When one buys real estate asset, be it land or apartment or commercial space, one looks at it as an enduring asset.
Rome was not built in a day is an adage which has a relevance at all steps. Today, with the information blitz around us, the art called ‘patience’, is at a premium. Instant gratification is the order of the day. And it is not uncommon for the investors to aspire and in fact demand for, immediate price movements in the equity markets.
Look at long term
Why is it that the majority of the investing public has taken to immediate price gains and not looking at equity as a wealth creation asset, standing the test of time. When one buys real estate asset, be it land or apartment or commercial space, one looks at it as an enduring asset. An asset, which one is proud of and can also brag about to peers. When it comes to equity, the desire to make a quick 5%, 10%, 20% gain is all what one is looking at.
Let’s take a look at the growth of Maruti Suzuki as a case study. The IPO was in June 2003 at a price of `125. It listed at `164 and had a listing gains in excess of 30%. There were many investors who took the listing gains, and never to re-enter it, in many cases.
Today, the share price of the same stock (excluding dividends) is over `6,700. More than 53 times growth in 14 years and a CAGR over 30%. Moreover, in the last one year, the share price has gone by more than 75%. In the first 14 years, the share price grew by 30 times and in the last one year, by another 23 times. Any shareholder, who has held since inception is reaping the fruit of patience.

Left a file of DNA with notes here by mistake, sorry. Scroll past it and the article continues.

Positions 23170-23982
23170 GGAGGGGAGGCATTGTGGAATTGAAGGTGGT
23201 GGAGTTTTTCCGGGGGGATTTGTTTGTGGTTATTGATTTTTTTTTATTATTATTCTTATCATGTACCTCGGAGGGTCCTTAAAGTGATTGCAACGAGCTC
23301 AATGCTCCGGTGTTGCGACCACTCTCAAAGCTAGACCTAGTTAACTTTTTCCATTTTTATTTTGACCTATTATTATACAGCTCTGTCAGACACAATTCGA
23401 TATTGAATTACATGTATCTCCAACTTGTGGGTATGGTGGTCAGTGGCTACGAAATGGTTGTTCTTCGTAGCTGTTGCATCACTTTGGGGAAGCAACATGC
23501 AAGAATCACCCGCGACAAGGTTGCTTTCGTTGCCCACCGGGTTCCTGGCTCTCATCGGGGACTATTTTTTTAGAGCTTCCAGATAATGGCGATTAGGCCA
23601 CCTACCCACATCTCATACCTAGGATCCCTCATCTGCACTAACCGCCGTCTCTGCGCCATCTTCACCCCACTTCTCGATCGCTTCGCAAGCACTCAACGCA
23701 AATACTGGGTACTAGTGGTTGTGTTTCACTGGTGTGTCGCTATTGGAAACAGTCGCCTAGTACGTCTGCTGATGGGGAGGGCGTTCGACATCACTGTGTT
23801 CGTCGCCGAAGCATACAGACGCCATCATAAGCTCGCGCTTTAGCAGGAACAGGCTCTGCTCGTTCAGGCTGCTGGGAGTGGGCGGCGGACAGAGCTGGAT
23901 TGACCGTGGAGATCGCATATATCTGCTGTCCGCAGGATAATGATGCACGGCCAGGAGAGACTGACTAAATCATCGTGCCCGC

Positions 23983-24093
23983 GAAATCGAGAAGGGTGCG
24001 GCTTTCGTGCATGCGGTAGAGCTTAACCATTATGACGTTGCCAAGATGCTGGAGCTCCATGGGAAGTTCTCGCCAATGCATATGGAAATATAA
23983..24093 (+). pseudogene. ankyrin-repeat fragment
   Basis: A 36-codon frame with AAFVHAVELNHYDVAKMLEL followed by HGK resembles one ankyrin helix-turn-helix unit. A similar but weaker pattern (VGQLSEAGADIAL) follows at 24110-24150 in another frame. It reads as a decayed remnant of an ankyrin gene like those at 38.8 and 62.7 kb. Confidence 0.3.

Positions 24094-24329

Do remember in December 2008, the stock price was at 515 levels, or 13 times growth in nine years; a CAGR of 33%.
This is only a success story, but then there are other instances of stock going underwater. Hindustan Motors or Premier Automobiles. Both the companies were in the same industry as Maruti Suzuki and today none of them is in existence.
Today, with the internet around, the information blitz is both good and bad. Good because you have data to analyse and take more better informed decisions. Bad — for the same reason, as too much data can cloud the good points and lead to decision paralysis.
If we take the above example, there were enough reasons for an investor to sell at various times, as the Investor has already made profits on the IPO. What stopped the Investor not to sell and book profits and re-deploy in a new stock ?
Majority of the retail investors are averse to sitting tight on the current holdings. The craze for activity is all-pervasive. And coupled with constant newsfeed, peer pressure and greed, the virtue of holding to a stock is a rarity. How do we build this patience? Or can we have patience? Yes, it can be cultivated. Have a checklist in place, detailing the action points on which the decisions will be executed.
In the personal lifestyle, incorporating meditation in the morning ritual, is helpful at the time of decision making. Undertaking this daily, soothes the brain and allows a more rational decision making ability.
The stock-picking skills can be redundant, if its not combined with patience and the ability to ride the gains over multiple time horizons. It’s not necessary that you need to have multiple stocks in the portfolio. A concentrated holding can also work, if you are able to imbibe the art of patience in your investment approach.
-The writer is managing partner of Bellwether Advisors LLP